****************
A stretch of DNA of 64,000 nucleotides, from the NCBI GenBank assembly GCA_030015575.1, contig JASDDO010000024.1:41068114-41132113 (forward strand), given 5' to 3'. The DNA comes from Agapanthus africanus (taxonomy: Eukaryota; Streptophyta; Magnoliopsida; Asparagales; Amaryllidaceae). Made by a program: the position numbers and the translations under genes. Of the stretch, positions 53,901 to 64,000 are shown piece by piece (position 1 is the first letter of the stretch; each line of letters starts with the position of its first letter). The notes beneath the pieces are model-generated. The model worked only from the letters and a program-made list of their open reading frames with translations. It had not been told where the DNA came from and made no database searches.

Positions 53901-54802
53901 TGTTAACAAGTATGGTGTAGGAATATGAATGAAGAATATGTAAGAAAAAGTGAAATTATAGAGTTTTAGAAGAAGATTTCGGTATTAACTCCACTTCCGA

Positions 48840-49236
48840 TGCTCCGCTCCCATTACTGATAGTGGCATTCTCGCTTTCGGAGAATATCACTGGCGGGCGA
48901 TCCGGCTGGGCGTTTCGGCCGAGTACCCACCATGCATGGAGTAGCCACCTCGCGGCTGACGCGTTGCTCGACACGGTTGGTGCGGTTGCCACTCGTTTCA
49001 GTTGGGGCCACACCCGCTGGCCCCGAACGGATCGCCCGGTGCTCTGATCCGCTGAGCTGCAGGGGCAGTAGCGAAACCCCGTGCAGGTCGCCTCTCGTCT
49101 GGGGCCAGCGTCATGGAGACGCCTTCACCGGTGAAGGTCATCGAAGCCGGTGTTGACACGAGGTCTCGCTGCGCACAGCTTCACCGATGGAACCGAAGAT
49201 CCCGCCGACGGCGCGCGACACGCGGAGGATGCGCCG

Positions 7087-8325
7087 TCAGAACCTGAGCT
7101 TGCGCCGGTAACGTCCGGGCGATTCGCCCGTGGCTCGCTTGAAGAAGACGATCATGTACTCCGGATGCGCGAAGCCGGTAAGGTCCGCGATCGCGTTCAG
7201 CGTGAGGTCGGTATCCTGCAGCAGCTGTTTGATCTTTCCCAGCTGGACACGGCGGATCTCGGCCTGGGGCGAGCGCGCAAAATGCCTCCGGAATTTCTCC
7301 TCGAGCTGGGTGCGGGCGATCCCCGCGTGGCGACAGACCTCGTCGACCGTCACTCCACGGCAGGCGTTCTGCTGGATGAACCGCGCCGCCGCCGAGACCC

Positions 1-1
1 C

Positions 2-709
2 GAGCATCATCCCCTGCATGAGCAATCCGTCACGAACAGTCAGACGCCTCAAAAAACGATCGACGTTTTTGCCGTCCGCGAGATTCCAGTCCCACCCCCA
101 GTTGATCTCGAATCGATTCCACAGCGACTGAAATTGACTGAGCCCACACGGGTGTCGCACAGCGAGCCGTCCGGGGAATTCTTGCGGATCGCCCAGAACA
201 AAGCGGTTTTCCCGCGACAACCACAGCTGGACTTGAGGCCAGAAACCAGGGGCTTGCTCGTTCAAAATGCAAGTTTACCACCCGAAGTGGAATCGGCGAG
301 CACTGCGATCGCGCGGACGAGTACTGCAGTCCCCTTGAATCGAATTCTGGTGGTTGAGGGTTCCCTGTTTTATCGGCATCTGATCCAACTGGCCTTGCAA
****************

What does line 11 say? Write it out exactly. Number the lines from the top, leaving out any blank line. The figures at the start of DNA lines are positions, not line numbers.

7087 TCAGAACCTGAGCT